In his novel, George Orwell predicted by 1984 we would ruled by ruthless power structure having succeeded in brainwashing the masses. Instead we got Ronald Reagan.
Carter had been a banana to the Reagan steamroller in 1980, and Mondale was Carter's second banana. You could predict the outcome. Mondale briefly energized his campaign by selecting Geraldine Ferraro as his running mate, the first woman ever to appear on a major party's presidential ticket. Unfortunately, Ferraro's husbands had some itty-bitty ethics problems, involving some tiny bank fraud and minor bribery.
Mondale and Ferraro stood for bizarre, unpalatable ideas: equal rights for women, reproductive rights, that sort of nonsense, and in the charisma department, compared to Walter Mondull, as his friends called him, a man so colorless, even color photographs of him come out black and white, Reagan was like a movie star. (Come to think of it, Reagan was a movie star.)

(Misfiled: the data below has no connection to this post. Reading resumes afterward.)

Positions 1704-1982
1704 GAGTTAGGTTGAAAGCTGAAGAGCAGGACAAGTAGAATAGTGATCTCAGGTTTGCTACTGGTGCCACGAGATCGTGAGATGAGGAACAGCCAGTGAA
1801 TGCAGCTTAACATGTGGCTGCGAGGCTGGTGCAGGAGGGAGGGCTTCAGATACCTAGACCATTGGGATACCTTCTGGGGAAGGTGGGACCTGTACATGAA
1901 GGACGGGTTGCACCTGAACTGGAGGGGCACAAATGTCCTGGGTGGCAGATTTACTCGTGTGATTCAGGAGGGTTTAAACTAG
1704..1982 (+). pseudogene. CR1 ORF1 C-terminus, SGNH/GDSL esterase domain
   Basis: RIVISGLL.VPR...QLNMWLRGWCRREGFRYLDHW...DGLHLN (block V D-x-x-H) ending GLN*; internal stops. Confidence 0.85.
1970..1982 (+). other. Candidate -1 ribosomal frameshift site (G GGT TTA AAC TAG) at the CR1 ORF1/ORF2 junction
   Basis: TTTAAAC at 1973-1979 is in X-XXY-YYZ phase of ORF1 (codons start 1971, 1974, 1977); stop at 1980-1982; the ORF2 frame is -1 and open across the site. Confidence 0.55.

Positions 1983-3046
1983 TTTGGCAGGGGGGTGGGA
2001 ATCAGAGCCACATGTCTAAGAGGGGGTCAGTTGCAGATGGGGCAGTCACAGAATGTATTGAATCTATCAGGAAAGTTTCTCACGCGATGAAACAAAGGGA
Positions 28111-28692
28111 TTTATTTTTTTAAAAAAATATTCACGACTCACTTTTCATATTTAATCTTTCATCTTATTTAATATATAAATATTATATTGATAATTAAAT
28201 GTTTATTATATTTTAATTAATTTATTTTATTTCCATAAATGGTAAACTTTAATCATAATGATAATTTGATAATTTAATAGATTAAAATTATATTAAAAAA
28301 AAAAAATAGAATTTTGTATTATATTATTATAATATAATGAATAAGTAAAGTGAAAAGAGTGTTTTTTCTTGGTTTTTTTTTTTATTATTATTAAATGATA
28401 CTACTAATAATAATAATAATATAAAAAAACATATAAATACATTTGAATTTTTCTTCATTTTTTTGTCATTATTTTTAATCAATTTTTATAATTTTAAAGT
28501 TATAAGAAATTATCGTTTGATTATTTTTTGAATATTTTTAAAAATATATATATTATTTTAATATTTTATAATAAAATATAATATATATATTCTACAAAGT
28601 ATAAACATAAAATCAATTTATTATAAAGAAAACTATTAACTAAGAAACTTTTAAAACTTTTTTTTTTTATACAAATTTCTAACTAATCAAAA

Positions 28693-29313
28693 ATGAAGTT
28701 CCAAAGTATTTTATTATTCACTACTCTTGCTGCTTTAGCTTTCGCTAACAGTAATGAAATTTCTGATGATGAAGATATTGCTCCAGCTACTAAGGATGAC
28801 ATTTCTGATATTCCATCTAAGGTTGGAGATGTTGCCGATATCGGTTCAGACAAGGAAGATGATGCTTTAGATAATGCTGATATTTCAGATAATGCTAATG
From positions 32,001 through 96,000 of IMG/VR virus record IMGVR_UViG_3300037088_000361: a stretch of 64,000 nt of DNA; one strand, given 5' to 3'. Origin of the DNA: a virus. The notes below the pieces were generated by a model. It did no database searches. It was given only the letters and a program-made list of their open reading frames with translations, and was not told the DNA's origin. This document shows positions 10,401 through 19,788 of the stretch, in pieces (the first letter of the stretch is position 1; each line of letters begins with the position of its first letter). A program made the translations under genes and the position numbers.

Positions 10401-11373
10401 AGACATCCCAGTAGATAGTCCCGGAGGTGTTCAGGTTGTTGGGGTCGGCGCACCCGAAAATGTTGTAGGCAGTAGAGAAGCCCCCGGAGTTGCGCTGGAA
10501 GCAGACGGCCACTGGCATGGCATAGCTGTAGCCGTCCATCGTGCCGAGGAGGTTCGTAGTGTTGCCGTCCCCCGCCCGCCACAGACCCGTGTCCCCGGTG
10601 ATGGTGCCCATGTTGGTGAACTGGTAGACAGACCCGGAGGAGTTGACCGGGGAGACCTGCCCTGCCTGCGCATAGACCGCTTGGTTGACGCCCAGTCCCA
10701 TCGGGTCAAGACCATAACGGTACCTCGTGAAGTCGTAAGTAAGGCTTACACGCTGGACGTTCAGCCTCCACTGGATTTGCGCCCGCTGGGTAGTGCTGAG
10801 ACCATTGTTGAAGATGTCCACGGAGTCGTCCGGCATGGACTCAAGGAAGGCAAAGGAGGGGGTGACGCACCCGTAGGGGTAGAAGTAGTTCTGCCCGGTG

At 73, Reagan became the oldest candidate ever elected president, but he refused to let age be an issue in the election, saying in a debate, "I am not going to exploit, for political purposes, my opponent's youth and inexperience." Mondale himself laughed, but later said he was crying on the inside (we really dodged a bullet not having him as president). He told his wife, that "that was the end of the campaign. It was over." Mondale, however, was mistaken. The campaign was over on July 16 when he received the Democratic nomination.
Ronald Reagan: 525
Walter Mondale: 13